Veggie Day in Action
It’s all well and good to talk about a weekly meat-free day, but what’s it like in practice for a hotel, restaurant or school – or an entire city? How would Meat-Free Monday work in a UK city? I went to Ghent, Belgium, to learn more.
My first stop is breakfast at one of Ghent’s most prestigious hotels – NH Gent Belfort, which was the first hotel to implement “Donderdag Veggiedag”. The meat-free programme has been going strong there for two months. “It was a marketing decision”, explains Mauro Desogus, the hotel’s food and beverage manager. “In a city like Ghent, it’s sometimes difficult to promote your restaurant. The choice of restaurants is huge, and most of the clients we had before were only hotel clients. They came to have lunch or dinner or meet over a business lunch. Now we have more and more local people coming to eat at our restaurant, and our restaurant is known as a restaurant, not a hotel restaurant.”
The hotel was recently awarded a Green Key label in recognition of its efforts to be environmentally responsible – from recycling and conserving water to using energy more efficiently and offering locally produced food. “The spirit of NH Hotels is to be in the market as eco hotels. I think vegetarianism can be part of this spirit”, explains Desogus.
The reaction from both clients and staff has been positive, and the hotel has shown a commitment to the initiative by serving its staff members 100 per cent vegetarian meals each Thursday. It’s about diversity in food – translating the hotel’s passion and offering customers the chance to discover vegetables they aren’t familiar with. “Promote it as a service”, advises Desogus. “If you can offer something else, you will increase your revenue.”
After popping into the tourist information centre and picking up a Veggie Day map, which highlights participating restaurants and cafés, I head over to the Francois Laureninstituut – a small primary school consisting of 152 pupils ages 6 to 12. As the children tuck into their vegetarian lunch, I notice the fruit and vegetable decorations hanging from the ceiling and the Donderdag Veggiedag posters on the wall. The school is clearly proud to be a part of the Thursday Veggie Day initiative, and it has done a lot of work to promote healthy eating. “It starts with the children and feeds up”, explains Marleen Cloetens, the school’s head teacher. She finds that once the children get behind an idea, they impart their enthusiasm to their parents, and soon the whole school is on board.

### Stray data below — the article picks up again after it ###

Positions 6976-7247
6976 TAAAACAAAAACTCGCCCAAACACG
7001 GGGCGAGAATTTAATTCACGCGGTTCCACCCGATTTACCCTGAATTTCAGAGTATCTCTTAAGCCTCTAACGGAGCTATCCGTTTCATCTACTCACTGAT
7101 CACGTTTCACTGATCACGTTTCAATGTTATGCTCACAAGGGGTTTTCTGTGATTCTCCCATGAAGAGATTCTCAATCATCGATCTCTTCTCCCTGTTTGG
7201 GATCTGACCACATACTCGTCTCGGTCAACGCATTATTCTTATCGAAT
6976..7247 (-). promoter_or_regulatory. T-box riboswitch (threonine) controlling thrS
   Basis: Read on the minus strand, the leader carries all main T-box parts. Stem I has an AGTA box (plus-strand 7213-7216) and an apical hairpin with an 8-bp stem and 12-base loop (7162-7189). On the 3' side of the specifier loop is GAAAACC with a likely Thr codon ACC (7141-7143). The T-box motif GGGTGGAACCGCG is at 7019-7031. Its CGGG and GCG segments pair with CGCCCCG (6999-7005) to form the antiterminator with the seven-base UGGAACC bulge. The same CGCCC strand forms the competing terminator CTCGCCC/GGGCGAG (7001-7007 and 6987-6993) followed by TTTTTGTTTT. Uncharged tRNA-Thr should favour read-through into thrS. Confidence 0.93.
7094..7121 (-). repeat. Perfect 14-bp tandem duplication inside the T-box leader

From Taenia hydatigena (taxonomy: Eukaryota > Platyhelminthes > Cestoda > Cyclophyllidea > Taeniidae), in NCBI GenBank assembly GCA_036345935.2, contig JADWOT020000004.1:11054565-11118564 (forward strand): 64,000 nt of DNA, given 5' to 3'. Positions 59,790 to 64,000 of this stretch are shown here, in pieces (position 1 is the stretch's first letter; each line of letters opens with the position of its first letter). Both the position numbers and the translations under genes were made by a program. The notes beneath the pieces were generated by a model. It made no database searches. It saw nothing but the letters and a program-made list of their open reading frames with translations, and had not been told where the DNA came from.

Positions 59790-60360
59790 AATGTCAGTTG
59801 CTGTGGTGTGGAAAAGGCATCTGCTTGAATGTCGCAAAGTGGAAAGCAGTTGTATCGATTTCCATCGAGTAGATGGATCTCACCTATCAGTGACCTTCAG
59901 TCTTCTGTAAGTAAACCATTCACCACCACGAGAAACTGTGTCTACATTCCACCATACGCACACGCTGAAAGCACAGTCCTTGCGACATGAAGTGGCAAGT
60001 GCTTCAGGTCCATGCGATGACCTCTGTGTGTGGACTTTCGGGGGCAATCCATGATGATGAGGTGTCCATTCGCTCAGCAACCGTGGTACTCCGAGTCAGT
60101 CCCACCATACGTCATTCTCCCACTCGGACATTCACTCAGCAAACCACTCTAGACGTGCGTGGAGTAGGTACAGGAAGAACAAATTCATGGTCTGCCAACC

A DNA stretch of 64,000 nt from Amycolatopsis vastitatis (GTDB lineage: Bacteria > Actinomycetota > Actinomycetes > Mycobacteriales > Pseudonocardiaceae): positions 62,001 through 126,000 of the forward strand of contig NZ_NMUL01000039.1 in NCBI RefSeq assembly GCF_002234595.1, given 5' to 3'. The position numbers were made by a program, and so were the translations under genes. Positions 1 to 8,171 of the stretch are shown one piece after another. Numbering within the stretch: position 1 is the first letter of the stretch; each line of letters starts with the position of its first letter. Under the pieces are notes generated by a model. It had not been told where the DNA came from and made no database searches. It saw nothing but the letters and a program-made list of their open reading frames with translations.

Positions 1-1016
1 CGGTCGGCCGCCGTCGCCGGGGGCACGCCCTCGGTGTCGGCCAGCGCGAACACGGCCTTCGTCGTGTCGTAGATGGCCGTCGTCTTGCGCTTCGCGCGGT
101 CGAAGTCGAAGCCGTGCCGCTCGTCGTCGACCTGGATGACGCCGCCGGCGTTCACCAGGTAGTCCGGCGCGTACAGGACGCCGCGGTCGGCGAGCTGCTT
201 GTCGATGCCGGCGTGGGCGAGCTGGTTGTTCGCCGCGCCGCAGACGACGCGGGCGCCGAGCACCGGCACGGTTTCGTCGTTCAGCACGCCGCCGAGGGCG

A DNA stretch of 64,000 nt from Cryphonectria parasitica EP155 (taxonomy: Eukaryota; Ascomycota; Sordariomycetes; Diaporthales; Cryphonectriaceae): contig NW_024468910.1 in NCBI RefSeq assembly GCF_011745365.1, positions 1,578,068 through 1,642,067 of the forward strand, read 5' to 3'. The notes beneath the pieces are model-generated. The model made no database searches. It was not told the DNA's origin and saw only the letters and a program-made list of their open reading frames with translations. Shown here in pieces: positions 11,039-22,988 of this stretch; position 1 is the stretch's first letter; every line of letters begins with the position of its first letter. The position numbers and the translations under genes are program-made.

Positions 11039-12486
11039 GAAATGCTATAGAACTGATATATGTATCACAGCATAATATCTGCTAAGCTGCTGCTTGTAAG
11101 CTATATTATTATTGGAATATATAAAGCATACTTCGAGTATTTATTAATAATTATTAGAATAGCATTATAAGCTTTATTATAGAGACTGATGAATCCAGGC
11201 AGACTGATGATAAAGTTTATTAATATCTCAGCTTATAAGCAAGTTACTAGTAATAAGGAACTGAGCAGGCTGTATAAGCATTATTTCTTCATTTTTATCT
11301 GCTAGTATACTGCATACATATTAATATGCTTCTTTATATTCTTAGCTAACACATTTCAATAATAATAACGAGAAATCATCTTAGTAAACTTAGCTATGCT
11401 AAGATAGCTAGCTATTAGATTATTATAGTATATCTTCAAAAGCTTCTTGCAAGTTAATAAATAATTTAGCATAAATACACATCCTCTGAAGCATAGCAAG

The pupils are also having lunch at my next stop, Freinetatheneum De Wingerd, a large secondary school within walking distance of the city centre. The school has 430 pupils ages 12 to 18, and of these, about 40 eat a school lunch on Thursdays. Currently, pupils and staff members are not impressed with the food that’s served either on Thursdays or other days, as it is prepared off-site in huge quantities and then delivered to the school to be heated up. “It just doesn’t look appealing”, one of the pupils explains. However, pupils say that when they get the chance to cook their own vegetarian food in cookery lessons, they enjoy it a lot more. Ethical Vegetarian Alternative, the organisation that started Donderdag Veggiedag, are keen to have the school meals improved.
An evening meal takes place at Huis van het Kind, a city-centre boarding school with 50 pupils ages 3 to 18. Some of the pupils come from broken homes, so the time that they spend at school is a very important part of their lives. All food is cooked on-site, and today the pupils are eating vegetarian moussaka made from aubergine. The younger children get involved in Thursday Veggie Day by preparing some of the food themselves; for example, they cut up fruit to make a fruit salad. As for the older children, one group tells me that their favourite vegetarian foods are veggie burgers, seitan, corn on the cob and bean sprouts. When I ask why the school is participating, the pupils seem unclear and feel the issues should be discussed more in order to raise awareness. “Pictures are not enough”, says one girl who once saw a video about animal slaughter and felt that it gave her a better understanding of how meat is produced on today’s factory farms. Another pupil mentioned being inspired by celebrities.
And so ends a typical Donderdag Veggiedag. During my walk through the city centre, I notice more than one restaurant with chalk boards promoting Veggie Day options. A year on from the initial launch, the programme is definitely still going strong! It’s positive and not pushy. City residents and tourists have the opportunity to save animals, help protect the environment, combat global poverty and improve their own health by eating a variety of good vegetarian foods in restaurants and hotels, while schools have the opportunity to introduce global citizenship issues into the classroom while promoting healthy eating. As far as I can see, it’s a win-win situation – wouldn’t it be great if a city in the UK got this going too?